Categories of Special Interest
In Use As
1760 - 1770
Attached two-bay four-storey former house over basement, built c. 1765 as pair with No. 28, with flat-roofed full-height extension to rear. Now in commercial retail use with restaurant in basement. M-profile roof, hipped to north end, with rendered chimneystack to south party wall with concrete coping, concealed behind refaced brick parapet with granite coping. Concealed gutters with replacement hopper and downpipe breaking through to north end. Red brick walling, laid in Flemish bond, with tuck pointing; painted rendered walls to basement with granite plinth course above. Square-headed window openings, diminishing on upper floors, with granite sills, patent reveals and brick voussoirs. Plain rendered painted surrounds to basement. Windows are timber sliding sashes, with convex horns to basement and no horns elsewhere, nine-over-six pane to first floor, six-over-six pane to ground, second floor and basement and three-over-three pane to top floor. Round-headed door opening with granite surround, having engaged Doric columns on plinth stops supporting open triangular pediment, framing replacement fanlight in carved granite surround, and replacement timber panelled door. Narrow sidelight to north end, with fixed casement, having steel grille affixed to sill. Granite entrance platform, having three steps to street flanked by cast-iron railings, with decorative corner posts, on granite plinth enclosing basement area. Recessed square-headed door opening to basement level, concealed behind steel roller shutter. Segmental-headed door opening beneath entrance platform, with recessed modern steel-clad door, and similar square-headed door opening to basement level of principal elevation, with timber glazed panelled door. Steel steps to basement level. Moulded plaster cornices and timber architrave surround to door of entrance hall.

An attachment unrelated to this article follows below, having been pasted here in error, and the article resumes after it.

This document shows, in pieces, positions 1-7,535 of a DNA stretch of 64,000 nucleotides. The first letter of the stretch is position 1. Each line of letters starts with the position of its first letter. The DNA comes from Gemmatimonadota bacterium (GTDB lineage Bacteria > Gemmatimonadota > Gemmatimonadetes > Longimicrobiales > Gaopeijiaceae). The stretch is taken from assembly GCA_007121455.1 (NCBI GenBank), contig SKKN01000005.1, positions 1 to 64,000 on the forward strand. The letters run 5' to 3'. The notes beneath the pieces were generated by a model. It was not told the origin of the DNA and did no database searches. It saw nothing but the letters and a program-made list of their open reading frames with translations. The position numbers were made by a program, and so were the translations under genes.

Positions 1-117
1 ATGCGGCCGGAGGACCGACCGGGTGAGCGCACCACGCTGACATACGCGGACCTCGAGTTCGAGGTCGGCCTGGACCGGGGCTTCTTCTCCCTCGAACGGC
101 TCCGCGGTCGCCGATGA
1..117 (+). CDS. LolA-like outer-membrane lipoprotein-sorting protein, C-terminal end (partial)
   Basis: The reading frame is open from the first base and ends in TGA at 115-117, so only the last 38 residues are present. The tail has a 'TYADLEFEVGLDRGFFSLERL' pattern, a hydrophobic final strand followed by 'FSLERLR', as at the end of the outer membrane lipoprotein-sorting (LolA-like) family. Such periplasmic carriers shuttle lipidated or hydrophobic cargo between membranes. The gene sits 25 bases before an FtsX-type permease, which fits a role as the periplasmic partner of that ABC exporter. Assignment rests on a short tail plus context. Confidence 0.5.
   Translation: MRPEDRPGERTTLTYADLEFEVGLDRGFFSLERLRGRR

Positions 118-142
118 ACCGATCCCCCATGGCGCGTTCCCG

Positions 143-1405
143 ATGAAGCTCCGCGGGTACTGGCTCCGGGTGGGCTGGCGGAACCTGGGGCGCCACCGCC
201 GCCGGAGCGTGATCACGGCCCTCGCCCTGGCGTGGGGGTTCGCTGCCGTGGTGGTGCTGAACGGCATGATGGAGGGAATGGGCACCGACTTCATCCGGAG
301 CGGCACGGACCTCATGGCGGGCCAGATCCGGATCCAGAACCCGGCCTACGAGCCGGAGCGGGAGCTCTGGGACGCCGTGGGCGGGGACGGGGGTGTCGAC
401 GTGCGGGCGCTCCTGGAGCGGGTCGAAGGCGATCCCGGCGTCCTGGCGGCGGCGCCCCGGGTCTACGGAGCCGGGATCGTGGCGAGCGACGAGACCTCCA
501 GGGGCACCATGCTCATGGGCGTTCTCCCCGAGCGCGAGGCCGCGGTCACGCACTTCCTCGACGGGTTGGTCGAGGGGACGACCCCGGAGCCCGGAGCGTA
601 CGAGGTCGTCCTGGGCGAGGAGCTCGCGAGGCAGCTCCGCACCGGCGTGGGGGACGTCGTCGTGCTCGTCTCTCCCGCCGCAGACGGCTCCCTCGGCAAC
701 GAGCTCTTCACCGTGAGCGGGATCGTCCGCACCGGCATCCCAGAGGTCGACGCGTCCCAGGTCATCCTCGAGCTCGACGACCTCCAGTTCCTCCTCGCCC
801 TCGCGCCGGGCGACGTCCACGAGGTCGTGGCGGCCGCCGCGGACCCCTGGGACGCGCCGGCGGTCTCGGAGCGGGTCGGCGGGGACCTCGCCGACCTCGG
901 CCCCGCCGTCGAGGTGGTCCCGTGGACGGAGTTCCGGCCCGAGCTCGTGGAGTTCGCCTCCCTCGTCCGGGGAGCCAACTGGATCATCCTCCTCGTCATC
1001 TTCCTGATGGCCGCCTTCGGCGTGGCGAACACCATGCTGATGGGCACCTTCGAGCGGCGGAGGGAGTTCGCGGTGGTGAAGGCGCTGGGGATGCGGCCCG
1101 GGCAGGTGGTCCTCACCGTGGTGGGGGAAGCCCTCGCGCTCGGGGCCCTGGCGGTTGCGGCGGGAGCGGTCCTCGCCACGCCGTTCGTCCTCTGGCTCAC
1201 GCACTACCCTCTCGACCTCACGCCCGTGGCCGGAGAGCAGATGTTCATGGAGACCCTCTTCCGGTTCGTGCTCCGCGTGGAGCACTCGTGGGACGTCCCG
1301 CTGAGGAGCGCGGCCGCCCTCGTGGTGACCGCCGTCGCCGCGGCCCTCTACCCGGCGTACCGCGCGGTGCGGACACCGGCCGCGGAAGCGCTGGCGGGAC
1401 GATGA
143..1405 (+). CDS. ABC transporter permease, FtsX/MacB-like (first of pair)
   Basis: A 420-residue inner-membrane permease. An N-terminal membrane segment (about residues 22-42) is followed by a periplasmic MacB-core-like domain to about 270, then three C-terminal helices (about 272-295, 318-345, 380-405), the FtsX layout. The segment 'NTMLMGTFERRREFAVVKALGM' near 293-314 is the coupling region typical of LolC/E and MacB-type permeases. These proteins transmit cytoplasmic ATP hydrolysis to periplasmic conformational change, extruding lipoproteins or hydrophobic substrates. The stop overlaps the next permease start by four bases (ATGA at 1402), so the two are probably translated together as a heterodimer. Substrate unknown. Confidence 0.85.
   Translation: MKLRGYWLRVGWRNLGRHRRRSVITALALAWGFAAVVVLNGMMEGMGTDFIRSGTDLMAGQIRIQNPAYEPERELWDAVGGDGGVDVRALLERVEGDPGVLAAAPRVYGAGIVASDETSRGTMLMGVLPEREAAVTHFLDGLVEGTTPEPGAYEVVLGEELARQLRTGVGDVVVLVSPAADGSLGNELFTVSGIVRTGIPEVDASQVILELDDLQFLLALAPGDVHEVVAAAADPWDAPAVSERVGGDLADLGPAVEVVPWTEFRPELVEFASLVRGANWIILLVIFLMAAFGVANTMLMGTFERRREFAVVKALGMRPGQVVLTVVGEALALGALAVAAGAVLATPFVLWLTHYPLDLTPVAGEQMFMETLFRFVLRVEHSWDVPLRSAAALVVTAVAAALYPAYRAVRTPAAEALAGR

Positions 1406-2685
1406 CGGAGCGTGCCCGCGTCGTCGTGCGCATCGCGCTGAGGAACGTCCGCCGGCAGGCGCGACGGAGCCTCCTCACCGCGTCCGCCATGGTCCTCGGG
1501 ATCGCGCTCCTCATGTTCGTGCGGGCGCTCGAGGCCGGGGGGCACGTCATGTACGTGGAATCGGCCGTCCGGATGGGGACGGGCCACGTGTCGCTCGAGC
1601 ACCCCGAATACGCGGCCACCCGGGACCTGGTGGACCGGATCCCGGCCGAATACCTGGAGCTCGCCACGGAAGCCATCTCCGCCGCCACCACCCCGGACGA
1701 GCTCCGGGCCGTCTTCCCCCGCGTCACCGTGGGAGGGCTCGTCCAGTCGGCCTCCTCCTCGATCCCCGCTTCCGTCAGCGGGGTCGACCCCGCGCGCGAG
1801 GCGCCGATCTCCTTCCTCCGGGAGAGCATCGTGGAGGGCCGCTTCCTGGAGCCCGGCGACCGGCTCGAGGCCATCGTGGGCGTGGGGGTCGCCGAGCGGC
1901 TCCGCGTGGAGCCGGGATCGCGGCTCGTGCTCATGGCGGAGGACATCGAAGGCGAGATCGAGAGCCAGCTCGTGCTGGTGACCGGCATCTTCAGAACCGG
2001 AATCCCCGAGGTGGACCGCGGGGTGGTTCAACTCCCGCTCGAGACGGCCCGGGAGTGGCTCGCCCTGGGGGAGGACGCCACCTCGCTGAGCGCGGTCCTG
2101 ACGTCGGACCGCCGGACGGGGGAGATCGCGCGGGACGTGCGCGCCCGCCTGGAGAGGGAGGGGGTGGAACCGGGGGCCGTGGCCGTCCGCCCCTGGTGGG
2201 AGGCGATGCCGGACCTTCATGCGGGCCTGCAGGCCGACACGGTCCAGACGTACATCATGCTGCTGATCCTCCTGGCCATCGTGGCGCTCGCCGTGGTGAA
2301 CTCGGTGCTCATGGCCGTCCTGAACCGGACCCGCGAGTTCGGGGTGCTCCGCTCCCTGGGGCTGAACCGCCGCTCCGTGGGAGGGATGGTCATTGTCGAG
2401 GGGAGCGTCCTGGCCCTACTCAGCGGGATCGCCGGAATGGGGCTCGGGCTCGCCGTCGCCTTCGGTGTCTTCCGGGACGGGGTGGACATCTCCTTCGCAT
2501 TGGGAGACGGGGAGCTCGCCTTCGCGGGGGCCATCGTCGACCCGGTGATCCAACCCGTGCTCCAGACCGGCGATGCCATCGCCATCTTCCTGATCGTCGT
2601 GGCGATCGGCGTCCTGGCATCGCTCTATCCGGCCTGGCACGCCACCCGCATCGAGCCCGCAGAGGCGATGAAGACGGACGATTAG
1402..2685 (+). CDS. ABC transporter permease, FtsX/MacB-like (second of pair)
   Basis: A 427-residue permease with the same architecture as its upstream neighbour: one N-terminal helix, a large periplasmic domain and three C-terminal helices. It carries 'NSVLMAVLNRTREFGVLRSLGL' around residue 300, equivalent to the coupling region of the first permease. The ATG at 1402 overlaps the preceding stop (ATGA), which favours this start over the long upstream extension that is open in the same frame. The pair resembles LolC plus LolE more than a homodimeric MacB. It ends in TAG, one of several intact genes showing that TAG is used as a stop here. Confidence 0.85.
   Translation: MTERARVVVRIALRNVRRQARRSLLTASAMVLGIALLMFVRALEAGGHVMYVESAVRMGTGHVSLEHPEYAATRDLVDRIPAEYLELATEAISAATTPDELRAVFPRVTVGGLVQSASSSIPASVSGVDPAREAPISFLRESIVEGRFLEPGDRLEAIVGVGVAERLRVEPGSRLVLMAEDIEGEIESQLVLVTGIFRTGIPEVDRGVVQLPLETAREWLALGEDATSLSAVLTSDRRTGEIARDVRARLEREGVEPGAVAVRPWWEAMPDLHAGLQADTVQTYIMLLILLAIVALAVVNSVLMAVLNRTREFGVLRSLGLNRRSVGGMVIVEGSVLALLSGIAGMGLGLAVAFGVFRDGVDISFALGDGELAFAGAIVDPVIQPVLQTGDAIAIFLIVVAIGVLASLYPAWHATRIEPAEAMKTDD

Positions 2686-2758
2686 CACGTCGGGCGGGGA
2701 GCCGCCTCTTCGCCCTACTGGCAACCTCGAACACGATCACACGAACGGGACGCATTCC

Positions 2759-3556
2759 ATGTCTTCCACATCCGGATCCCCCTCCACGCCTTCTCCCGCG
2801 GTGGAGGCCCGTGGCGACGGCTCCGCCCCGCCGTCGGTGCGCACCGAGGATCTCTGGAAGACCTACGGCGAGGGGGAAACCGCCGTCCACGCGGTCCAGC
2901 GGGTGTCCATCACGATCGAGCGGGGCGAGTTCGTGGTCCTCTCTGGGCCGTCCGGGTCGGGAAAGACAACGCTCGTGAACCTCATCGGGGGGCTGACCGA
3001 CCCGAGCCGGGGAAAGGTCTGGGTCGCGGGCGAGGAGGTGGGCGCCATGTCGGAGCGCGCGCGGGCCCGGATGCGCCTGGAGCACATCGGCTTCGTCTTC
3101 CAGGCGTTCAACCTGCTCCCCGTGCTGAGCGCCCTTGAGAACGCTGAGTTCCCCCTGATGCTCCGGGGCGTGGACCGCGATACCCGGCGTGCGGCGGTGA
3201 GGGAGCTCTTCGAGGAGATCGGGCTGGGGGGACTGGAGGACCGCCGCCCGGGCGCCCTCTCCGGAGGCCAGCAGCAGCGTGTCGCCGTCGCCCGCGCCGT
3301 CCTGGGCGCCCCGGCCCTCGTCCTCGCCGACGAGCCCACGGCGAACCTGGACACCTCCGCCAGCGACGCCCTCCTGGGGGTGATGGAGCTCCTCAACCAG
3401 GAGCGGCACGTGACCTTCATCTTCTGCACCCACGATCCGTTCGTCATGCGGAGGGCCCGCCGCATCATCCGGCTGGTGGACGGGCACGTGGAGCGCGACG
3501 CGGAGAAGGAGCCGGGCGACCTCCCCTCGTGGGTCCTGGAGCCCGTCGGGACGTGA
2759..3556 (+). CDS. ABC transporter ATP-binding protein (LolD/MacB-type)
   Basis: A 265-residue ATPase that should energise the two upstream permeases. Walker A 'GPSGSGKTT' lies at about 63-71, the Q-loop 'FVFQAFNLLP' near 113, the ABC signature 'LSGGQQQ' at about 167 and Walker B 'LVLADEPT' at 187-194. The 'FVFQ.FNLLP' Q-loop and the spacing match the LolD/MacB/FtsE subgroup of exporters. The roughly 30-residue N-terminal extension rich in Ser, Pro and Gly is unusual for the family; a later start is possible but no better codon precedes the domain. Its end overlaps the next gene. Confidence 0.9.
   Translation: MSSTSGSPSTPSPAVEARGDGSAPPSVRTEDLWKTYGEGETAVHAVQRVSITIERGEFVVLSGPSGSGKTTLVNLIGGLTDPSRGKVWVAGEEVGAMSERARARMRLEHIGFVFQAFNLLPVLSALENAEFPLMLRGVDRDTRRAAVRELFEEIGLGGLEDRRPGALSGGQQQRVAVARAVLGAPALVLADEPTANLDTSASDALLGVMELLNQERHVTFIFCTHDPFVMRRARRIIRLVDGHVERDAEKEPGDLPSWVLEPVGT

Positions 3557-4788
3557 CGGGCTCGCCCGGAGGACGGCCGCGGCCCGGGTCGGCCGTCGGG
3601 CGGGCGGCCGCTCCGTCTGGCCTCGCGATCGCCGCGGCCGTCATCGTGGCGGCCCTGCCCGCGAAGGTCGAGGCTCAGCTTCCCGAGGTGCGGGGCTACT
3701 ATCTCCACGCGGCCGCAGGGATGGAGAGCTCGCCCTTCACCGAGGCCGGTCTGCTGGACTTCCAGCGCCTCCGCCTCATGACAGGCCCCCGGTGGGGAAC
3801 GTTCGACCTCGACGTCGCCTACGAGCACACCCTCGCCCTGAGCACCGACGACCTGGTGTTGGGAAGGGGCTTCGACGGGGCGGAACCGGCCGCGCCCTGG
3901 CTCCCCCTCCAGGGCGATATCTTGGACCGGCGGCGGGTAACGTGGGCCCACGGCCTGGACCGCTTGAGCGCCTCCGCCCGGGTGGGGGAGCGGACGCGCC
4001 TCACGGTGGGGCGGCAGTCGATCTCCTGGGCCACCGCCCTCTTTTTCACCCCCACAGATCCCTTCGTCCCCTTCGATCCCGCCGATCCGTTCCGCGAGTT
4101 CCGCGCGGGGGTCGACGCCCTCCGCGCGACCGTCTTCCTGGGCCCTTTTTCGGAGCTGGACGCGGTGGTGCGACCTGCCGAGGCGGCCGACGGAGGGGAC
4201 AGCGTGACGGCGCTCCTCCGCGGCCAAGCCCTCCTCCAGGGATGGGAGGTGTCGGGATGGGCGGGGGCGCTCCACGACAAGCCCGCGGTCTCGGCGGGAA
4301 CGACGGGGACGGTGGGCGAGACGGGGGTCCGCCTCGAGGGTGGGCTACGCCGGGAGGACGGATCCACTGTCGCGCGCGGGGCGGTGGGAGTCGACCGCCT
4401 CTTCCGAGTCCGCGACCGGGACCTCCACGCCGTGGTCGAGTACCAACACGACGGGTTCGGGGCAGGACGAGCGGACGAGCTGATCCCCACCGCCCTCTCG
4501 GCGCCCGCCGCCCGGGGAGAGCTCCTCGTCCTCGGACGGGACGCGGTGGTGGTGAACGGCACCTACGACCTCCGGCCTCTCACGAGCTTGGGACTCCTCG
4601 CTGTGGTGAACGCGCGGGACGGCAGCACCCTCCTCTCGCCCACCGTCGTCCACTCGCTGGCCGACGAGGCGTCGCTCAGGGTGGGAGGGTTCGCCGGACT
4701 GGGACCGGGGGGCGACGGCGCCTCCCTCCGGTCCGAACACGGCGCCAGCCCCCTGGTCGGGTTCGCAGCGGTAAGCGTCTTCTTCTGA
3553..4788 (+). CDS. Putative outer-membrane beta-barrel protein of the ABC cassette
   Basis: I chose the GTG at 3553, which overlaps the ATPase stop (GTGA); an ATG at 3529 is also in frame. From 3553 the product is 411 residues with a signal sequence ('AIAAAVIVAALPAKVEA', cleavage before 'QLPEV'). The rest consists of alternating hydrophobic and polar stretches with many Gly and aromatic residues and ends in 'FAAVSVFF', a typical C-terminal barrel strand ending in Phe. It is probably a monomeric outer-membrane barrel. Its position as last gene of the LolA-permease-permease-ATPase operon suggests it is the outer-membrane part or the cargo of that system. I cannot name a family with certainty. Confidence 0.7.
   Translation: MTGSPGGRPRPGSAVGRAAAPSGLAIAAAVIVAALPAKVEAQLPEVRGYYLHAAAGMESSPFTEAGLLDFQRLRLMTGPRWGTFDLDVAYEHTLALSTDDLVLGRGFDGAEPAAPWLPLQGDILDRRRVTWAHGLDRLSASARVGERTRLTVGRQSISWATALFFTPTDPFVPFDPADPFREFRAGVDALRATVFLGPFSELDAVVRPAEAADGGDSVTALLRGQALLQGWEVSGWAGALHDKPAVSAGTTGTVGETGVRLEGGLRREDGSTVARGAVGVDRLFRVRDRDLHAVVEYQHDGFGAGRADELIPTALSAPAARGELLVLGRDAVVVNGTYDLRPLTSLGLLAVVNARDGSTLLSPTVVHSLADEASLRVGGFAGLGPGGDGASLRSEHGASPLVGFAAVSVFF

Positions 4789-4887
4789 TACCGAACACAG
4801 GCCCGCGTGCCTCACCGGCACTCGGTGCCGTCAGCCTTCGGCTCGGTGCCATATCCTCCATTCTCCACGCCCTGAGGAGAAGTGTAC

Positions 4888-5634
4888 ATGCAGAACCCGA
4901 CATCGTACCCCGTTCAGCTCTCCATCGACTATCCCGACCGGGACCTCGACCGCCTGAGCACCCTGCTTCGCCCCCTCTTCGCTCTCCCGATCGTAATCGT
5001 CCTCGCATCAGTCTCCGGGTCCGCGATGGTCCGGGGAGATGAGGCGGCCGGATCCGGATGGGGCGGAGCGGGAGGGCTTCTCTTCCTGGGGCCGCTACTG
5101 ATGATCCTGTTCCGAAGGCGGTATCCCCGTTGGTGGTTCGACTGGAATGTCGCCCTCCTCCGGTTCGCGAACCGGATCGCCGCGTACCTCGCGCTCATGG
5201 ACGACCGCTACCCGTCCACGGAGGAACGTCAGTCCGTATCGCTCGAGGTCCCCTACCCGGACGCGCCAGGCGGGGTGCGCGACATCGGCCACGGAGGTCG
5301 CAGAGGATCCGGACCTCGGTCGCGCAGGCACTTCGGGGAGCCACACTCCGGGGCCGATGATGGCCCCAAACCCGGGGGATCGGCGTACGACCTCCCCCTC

A typical mid-eighteenth-century house, built c. 1760 as a pair with No. 28, which is largely intact. The well-balanced proportions of the restrained façade are enlivened by a good neo-Classical granite doorcase, and despite some alterations the pair are an important feature within this historic streetscape.